FIG. 1 is a block diagram of a prior art PDM to PCM translation arrangement described hereinabove under the heading "Background of the Invention";
FIG. 2 is a block diagram and impulse response of a basic digital filter described hereinabove under the heading "Background of the Invention"; and
FIG. 3 is a block diagram of a digital filter arrangement according to the principles of the present invention.
In the block diagram of the digital filter arrangement shown in FIG. 3 an input PDM stream is entered serially into an 8-bit shift register 30. After each consecutive non-overlapping group of 8 bits has been entered, the contents of shift register 30 are transferred in parallel to eight further shift registers 31A -31H, one bit to each of the further shift registers. The eight further shift registers 31A -31H are each operated at a clock rate which is 1/8th of the PDM input clock rate. Selected stages of each of the further shift registers are read out in parallel to form address words for a set of read-only memories (ROM) 32A -32H. In the example shown, four equally spaced bits A1 -A4, B1 -B4, etc. Each ROM carries pre-stored weighted outputs which are read-out in accordance with the address words received from the shift registers 31A -31H. Thus, each input bit of the PDM stream will pass through the filter in the period equal to p times 8/fc, where p is the number of stages in the shift registers 31A -31H, and during this period it will be sampled and weighted four times. This agrees generally with the previously described requirements. Each ROM is also addressed by two bits from a common 2-bit binary counter 33. Hence, each ROM contains sixty-four digital words which represent all possible combinations from each of the respective shift registers 31A -31H.
The outputs A', B' . . . H' of the separate ROM's are added in adders 34-37 and then in adders 38-39 and lastly in adder 40. The output of adder 40 is fed into a latch 42 via adder 41. Adder 41 and latch 42 together make an accumulator from which a parallel transfer is made into a buffer 43. The contents of buffer 43 are read-out serially at four times the repetition period fs of the filter to provide the PCM serial bit stream.
It is to be noted that the detail arrangement of FIG. 3 is by way of example only. Thus, the method of distribution of the incoming PDM signals need not necessarily be by a shift register. The eight shift registers 31A -31H can be scanned sequentially and the incoming bits being read, one at a time, into the relevant shift register. Also, the particular arrangement of memories and the method of addressing them can be different. Having one memory per shift register as shown is convenient but other arrangements are possible. For example, at one extreme a single large memory could be envisaged, with all the selected bits in the shift registers being combined to form a single address word. This arrangement would have the advantage that no adders would be required but it would have disadvantages in the size of and operation of the ROM. Other various combinations of shift registers, tap and ROM connections can be used. Another example is where the ROM's may be used to store only the weights representing the impulse response of the filter, then it would then be necessary to use multipliers in conjunction with each shift register tap and add the results separately. This would need more adders besides introducing multipliers, but the ROM's could be reduced in size. Yet again, each address word could be formed from taps from more than one shift register. Thus, the address words in FIG. 3 could be for example, A1 C2 E3 G4, B1 D2 F3 H4, A2 C3 E4 G1, and so on, or other combinations. Finally, although the memories in FIG. 3 have been referred to as read-only-memories (ROM) they could be, for example, random-access-memories (RAM) the contents of which can be readily altered when required, e.g. on a day-to-day basis.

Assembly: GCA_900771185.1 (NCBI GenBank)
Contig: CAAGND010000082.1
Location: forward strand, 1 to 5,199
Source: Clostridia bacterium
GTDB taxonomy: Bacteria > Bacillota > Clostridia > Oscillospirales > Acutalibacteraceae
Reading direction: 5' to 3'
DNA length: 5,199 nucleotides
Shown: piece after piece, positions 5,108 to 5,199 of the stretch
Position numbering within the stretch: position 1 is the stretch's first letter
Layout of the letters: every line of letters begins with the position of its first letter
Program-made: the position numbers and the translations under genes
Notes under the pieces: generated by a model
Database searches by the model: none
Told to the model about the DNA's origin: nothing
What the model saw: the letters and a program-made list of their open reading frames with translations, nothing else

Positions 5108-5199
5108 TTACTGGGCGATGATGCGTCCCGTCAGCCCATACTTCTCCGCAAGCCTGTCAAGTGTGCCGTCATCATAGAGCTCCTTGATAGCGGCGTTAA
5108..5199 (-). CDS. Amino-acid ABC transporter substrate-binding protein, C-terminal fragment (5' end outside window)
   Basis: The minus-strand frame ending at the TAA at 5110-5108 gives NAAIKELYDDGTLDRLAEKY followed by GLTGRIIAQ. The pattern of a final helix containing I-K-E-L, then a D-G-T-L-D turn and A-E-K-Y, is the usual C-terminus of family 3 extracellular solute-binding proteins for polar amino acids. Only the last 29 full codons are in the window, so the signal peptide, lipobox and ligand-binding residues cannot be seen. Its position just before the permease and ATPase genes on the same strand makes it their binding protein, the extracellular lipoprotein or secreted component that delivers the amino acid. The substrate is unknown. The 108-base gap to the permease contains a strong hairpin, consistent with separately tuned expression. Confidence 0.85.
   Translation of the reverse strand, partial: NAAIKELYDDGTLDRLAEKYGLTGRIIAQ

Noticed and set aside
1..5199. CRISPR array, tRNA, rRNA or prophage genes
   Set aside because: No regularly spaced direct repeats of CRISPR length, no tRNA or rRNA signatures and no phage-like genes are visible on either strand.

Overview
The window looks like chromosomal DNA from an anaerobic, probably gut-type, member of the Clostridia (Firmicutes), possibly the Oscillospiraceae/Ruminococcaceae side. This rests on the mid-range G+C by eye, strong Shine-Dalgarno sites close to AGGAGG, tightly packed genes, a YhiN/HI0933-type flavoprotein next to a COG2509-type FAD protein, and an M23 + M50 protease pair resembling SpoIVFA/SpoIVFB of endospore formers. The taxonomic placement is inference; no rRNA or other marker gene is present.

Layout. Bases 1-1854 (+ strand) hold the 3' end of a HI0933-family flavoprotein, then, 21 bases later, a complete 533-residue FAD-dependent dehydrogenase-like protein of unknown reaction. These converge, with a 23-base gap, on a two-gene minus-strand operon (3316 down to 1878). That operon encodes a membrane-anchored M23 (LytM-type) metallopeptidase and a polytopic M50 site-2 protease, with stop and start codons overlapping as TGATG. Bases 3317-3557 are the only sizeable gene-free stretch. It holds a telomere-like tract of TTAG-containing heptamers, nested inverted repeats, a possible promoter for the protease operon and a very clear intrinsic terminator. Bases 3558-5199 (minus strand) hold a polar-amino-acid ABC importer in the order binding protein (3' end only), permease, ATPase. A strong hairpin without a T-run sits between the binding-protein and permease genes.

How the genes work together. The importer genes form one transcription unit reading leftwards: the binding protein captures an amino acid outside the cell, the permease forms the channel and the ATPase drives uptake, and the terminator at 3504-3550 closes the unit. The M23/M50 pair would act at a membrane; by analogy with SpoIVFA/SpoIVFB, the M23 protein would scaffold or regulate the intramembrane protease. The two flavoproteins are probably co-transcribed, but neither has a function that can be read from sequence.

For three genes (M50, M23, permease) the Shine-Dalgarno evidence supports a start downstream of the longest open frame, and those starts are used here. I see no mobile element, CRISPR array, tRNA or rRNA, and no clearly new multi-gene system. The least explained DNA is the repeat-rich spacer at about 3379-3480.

While we have described above the principles of our invention in connection with specific apparatus, it is to be clearly understood that this description is made only by way of example and not as a limitation to the scope of our invention as set forth in the objects thereof and in the accompanying claims.
|Cited Patent||Filing date||Publication date||Applicant||Title|
|US4146931 *||Feb 10, 1978||Mar 27, 1979||International Standard Electric Corporation||Digital filter|
|US4374426 *||Nov 14, 1980||Feb 15, 1983||Burlage Donald W||Digital equalizer for high speed communication channels|
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|Mar 9, 1982||AS||Assignment|
Owner name: INTERNATIONAL STANDARD ELECTRIC CORPORATION, 320
Free format text: ASSIGNMENT OF ASSIGNORS INTEREST.;ASSIGNORS:LAMBOURN, EDWARD H.;SENESIEB, GIDEON A.;REEL/FRAME:003991/0894;SIGNING DATES FROM 19820224 TO 19820301
|May 28, 1987||AS||Assignment|
Owner name: STC PLC, 10 MALTRAVERS STREET, LONDON, WC2R 3HA, E
Free format text: ASSIGNMENT OF ASSIGNORS INTEREST.;ASSIGNOR:INTERNATIONAL STANDARD ELECTRIC CORPORATION, A DE CORP.;REEL/FRAME:004761/0721
Effective date: 19870423
Owner name: STC PLC,ENGLAND
Free format text: ASSIGNMENT OF ASSIGNORS INTEREST;ASSIGNOR:INTERNATIONAL STANDARD ELECTRIC CORPORATION, A DE CORP.;REEL/FRAME:004761/0721
Effective date: 19870423
|Mar 21, 1988||FPAY||Fee payment|
Year of fee payment: 4
|Jun 25, 1992||REMI||Maintenance fee reminder mailed|
|Nov 22, 1992||LAPS||Lapse for failure to pay maintenance fees|
|Feb 2, 1993||FP||Expired due to failure to pay maintenance fee|
Effective date: 19921122